Nor is there any bribery, corruption or redeployment of incompetent pals into jobs for which they are unfit.

Government members to whom this applies have his assurance they won't go to the other place so long as they produce their ANC membership cards. St Peter, who is apparently also a paid-up member, will let them through, even very rich BEE beneficiaries who, like camels, couldn't fit through the eye of a needle.

In contrast, the DA and other opposition parties will be sent to "that man who carries a fork" and be "cooked". Eternal torment in the fires of hell should be enough to teach them that exercising their democratic right to vote for whom they like is a mortal sin.

It is clear from this the president believes that if you vote ANC your reward will be in heaven, even if your life under the ANC government is hell on earth. It is something all ANC voters can look forward to.

The president, who is also a part-time pastor and is therefore an expert in these matters, maintains that when Jesus fetches ANC members to the exclusion of other parties, they will find that the heavenly beings already there are "wearing black, green and gold -- the holy ones belong to the ANC".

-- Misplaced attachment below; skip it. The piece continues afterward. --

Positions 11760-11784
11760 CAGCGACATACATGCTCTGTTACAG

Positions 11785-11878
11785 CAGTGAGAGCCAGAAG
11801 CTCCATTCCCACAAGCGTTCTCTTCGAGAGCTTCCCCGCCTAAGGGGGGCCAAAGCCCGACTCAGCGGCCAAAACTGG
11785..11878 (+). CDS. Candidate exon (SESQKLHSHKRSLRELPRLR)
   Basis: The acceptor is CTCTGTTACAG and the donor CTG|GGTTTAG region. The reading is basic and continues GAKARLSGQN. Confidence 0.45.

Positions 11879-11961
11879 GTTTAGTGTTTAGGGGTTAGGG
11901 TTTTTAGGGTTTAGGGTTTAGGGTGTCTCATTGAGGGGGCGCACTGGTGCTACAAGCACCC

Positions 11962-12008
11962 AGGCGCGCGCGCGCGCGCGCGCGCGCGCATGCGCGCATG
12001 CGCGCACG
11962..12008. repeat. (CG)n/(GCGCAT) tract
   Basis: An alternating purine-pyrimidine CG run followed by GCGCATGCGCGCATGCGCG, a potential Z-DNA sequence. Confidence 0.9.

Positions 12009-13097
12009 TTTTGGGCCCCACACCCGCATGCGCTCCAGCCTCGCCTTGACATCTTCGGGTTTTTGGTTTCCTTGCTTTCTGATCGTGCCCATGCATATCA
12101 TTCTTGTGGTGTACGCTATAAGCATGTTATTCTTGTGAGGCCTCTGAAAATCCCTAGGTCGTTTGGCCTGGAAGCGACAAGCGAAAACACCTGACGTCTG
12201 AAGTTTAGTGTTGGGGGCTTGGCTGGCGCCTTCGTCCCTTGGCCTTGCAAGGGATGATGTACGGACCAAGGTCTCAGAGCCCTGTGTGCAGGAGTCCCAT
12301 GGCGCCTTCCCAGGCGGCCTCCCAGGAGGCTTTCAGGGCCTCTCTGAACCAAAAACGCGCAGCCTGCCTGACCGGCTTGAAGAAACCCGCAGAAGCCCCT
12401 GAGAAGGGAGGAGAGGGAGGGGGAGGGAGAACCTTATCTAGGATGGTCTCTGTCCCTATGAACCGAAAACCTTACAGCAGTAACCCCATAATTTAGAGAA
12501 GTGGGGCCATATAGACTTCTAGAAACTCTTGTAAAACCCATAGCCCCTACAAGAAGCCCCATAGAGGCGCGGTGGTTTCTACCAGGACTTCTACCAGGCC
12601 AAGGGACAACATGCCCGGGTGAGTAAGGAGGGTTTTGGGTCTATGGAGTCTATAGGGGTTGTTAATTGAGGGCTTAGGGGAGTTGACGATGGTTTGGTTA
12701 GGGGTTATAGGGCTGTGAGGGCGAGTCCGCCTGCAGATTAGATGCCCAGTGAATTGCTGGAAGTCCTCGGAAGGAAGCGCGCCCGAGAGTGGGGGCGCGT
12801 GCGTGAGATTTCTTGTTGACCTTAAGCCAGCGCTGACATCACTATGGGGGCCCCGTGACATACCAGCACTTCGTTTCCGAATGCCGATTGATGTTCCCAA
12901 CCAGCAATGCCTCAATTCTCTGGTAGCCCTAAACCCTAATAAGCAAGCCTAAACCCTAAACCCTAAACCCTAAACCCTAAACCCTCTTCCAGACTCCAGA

It was probably too late for the authors of the Bible to mention these were the new celestial in-colours. Nearly all the angelic appearances reported until now, have been in shining white -- not one mention of black. It just goes to show there could still be a residue of prejudice in paradise against that colour. Probably generated by non-ANC members who slipped in unnoticed.

One or two of the president's spokesmen have tried to water down his stirring message. For instance Jackson Mthembu says Zuma was speaking metaphorically. He says the president really meant ANC policy was so good that when people voted for it, they would feel as if they were already in heaven.

There is even a song that goes "I'm in heaven", though it doesn't mention the ANC.

And Zizi Kodwa says the president's remarks were "taken out of context and added a flair of sensation". Personally I don't think Zuma needs any flairs of sensation added. What he says is sensational enough and is all his very own work.

Rather than misinterpret their boss's statements, both Mthembu and Kodwa should explain that government misrule is really metaphoric and viewed out of context. That way it won't seem so unheavenly.”